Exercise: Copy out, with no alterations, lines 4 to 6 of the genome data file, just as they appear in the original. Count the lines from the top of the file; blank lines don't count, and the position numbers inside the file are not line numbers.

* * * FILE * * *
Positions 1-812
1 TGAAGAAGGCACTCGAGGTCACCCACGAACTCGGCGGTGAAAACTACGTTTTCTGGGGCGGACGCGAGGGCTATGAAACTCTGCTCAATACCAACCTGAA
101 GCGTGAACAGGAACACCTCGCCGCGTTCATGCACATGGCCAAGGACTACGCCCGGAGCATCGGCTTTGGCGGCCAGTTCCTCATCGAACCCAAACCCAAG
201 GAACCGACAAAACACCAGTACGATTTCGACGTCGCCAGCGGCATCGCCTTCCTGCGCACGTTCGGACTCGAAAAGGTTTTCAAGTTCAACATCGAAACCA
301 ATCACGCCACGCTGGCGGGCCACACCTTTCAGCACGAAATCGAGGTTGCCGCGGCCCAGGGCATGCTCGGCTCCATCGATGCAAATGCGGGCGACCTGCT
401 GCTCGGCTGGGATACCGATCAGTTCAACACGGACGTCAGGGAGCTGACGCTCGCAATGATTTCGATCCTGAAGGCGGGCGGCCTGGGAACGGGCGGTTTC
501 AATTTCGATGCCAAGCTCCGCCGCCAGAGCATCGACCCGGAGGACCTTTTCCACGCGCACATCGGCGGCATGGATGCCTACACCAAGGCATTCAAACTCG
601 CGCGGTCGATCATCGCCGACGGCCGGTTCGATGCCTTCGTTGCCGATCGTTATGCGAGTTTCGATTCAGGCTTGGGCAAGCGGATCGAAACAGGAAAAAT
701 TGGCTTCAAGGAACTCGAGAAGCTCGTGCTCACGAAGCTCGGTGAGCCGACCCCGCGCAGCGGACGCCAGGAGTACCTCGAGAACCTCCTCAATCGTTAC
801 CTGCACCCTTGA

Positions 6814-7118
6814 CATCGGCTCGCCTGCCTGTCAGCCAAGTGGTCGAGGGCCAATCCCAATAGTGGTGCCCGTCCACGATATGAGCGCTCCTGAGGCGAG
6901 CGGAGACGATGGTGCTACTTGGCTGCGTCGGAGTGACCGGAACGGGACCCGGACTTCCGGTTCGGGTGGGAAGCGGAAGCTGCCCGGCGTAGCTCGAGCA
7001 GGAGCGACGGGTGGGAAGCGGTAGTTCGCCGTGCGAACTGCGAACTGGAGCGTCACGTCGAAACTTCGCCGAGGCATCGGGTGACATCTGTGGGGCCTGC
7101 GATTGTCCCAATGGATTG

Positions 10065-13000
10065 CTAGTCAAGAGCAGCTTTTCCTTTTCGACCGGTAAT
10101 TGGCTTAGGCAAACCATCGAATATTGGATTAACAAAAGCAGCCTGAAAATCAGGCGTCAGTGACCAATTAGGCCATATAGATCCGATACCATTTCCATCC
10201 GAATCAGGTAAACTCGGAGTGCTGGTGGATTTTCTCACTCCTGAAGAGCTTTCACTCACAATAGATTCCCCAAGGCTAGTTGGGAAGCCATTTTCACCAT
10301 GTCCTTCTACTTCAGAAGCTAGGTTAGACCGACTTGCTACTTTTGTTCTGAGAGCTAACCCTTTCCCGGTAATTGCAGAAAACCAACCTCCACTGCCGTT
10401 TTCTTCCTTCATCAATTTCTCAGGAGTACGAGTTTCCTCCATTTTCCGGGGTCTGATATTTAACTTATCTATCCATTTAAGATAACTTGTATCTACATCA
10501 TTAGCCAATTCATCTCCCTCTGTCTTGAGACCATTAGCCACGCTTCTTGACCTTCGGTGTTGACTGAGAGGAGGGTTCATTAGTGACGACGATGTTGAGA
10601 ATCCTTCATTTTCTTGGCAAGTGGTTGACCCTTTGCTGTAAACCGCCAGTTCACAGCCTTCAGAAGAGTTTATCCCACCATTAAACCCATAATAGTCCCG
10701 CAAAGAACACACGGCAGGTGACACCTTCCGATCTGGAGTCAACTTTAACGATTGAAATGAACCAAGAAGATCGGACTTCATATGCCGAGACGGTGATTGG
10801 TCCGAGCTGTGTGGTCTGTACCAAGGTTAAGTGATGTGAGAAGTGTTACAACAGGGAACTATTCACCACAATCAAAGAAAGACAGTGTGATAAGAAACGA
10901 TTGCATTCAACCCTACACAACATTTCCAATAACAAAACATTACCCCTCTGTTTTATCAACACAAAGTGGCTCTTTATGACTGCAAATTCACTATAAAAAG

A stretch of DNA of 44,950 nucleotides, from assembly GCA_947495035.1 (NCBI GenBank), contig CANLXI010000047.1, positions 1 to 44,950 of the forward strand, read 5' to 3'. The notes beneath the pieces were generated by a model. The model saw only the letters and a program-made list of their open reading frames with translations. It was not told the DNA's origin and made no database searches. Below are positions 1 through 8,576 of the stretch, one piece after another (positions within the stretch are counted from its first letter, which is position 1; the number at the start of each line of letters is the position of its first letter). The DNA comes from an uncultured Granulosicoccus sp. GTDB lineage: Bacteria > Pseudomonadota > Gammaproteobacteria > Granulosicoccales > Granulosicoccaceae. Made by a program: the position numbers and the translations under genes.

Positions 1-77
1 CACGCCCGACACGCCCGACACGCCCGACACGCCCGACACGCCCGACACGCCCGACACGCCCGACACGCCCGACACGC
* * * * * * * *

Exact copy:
201 GAACCGACAAAACACCAGTACGATTTCGACGTCGCCAGCGGCATCGCCTTCCTGCGCACGTTCGGACTCGAAAAGGTTTTCAAGTTCAACATCGAAACCA
301 ATCACGCCACGCTGGCGGGCCACACCTTTCAGCACGAAATCGAGGTTGCCGCGGCCCAGGGCATGCTCGGCTCCATCGATGCAAATGCGGGCGACCTGCT
401 GCTCGGCTGGGATACCGATCAGTTCAACACGGACGTCAGGGAGCTGACGCTCGCAATGATTTCGATCCTGAAGGCGGGCGGCCTGGGAACGGGCGGTTTC